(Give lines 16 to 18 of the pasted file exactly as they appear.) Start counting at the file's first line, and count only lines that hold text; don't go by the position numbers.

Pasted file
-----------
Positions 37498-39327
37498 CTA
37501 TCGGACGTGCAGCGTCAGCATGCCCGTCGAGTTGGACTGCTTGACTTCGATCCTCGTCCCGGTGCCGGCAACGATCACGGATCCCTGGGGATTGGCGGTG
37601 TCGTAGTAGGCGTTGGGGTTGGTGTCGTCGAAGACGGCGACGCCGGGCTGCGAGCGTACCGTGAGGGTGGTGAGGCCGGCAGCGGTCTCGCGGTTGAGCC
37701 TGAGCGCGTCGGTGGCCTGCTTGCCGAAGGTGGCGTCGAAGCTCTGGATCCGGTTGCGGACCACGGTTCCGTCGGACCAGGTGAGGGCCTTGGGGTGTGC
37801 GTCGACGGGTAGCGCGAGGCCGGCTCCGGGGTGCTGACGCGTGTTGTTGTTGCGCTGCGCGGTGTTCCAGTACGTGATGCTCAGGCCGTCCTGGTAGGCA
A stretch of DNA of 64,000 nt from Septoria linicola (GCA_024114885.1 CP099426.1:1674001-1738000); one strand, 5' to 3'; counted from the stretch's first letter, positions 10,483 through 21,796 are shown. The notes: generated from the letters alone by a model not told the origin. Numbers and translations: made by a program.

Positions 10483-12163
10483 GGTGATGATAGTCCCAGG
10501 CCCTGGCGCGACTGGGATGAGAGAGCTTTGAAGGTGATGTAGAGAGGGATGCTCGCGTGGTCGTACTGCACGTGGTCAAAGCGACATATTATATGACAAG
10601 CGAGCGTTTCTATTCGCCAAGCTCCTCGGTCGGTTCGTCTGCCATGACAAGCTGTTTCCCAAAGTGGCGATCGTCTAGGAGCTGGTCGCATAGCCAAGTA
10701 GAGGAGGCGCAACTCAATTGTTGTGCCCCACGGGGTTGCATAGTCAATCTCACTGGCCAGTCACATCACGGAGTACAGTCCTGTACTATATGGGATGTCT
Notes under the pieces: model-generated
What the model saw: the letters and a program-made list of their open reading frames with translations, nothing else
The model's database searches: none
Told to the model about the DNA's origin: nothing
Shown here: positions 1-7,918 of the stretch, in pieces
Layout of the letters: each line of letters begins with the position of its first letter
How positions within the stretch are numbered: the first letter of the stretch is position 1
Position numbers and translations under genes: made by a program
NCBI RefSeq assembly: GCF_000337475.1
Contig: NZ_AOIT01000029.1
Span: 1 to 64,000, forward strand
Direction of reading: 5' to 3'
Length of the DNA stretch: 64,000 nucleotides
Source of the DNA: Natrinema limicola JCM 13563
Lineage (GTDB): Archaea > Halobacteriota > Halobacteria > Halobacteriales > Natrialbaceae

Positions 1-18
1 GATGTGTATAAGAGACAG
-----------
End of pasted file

Told to the model about the DNA's origin: nothing
Shown here: positions 1-7,918 of the stretch, in pieces
Layout of the letters: each line of letters begins with the position of its first letter